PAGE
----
On this day in Tudor history, 14th October 1593, in the reign of Queen Elizabeth I, soldier and Lord Deputy of Ireland, Arthur Grey, 14th Baron Grey of Wilton, died at his home of Whaddon in Buckinghamshire. He was buried there.
Grey had a reputation for radical Protestantism.
Here are a few more facts about Arthur Grey:
- Arthur Grey was born in 1536 at the castle at Hammes, in the English territory of Calais.
- He was the eldest son of soldier William Grey, 13th Baron Grey of Wilton, and his wife, Mary, daughter of Charles Somerset, 1st Earl of Worcester.
- He served with his father in the French campaign of 1557 and was given up as a hostage during the negotiations for the surrender of Guînes in 1558.
- In 1560, he served with his father in Scotland was was shot in the shoulder.
- He was knighted in July 1560.
- Arthur's father died in December 1562 and Arthur became 14th Baron Grey of Wilton.
- He was married twice. His first wife was Dorothy, an illegitimate daughter of Richard, 9th Baron Zouche. They had a daughter together: Elizabeth Grey. His second wife was Jane Sibylla, daughter of Sir Richard Morison and widow of Edward Russell, Baron Russell. Their children included Thomas Grey, 15th Baron Grey of Wilton, and Bridget, Lady Egerton.
- By 1569, Arthur was serving as Lord Lieutenant of Buckinghamshire.
- In 1572, he was elected to the Order of the Garter.
- In 1580, he was appointed Lord Deputy of Ireland and sent to Ireland to put down the rebellions by the Earl of Desmond and Viscount Baltinglass. Unfortunately, he suffered a serious defeat in August 1580 in an ambush, but was more successful in the siege of Smerwick in Kerry, forcing the enemy to surrender and then brutally massacring them, even though he'd promised them their lives. He was recalled from Ireland in 1582.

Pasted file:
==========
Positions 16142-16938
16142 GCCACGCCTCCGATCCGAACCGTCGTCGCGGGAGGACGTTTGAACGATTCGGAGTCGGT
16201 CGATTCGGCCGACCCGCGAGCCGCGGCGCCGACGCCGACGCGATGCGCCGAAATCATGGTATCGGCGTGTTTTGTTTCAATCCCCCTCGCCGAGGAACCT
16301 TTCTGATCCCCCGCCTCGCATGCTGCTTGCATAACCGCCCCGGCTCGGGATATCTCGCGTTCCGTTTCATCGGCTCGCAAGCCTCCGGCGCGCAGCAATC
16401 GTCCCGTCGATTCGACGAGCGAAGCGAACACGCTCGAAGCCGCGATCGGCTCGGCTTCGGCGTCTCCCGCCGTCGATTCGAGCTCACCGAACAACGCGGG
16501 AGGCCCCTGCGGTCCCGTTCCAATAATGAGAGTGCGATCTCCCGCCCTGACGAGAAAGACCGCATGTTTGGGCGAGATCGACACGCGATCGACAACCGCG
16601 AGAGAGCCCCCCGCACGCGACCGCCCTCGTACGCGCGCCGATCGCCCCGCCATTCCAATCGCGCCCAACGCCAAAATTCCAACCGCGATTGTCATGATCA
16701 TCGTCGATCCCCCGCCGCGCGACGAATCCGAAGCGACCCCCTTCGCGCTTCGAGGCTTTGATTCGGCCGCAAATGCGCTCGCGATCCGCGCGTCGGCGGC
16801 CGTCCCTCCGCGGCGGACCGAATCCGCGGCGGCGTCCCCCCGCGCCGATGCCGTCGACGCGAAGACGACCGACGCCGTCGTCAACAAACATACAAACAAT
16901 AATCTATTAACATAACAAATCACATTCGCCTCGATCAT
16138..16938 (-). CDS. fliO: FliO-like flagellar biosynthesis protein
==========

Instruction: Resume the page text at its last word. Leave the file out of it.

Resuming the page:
- In 1586, it was rumoured that Robert Dudley, Earl of Leicester, wanted to nominate a number of radical protestant, including Arthur, to the queen's privy council, but that William Cecil, Lord Burghley, put a stop to it.
- In 1585, Arthur was considered as a potential governor of the Netherlands, but he was crippled with debts. Peregrine Bertie, 13th Baron Willoughby, was eventually sent instead. However, Arthur did sit on a special committee discussing where the Spanish Armada might land to invade England and how they could stop it. Then, at Tilbury, in 1588, when Leicester gathered troops at Tilbury Fort, Arthur served as marshal of the army.
- He supported the execution of Mary, Queen of Scots.
- His biographer, Julian Locke, explains that his "affinity for radical protestantism" was "reflected both in his ecclesiastical patronage and in his personal religion."
- He died on 14th October 1593 and his son, Thomas, inherited his title.
- His son, Thomas Grey, 15th Baron Grey of Wilton, was accused of involvement in the Bye Plot, a conspiracy to kidnap James I of England. He was condemned to death and taken to the scaffold, but then reprieved.
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Notes and Sources
- Lock, J. (2023, January 12). Grey, Arthur, fourteenth Baron Grey of Wilton (1536–1593), lord deputy of Ireland and soldier. Oxford Dictionary of National Biography, https://www.oxforddnb.com/view/10.1093/ref:odnb/9780198614128.001.0001/odnb-9780198614128-e-11524.
Image: Arms of Arthur Grey, 14th Baron Grey of Wilton, by Rs-nourse, Wikimedia Commons.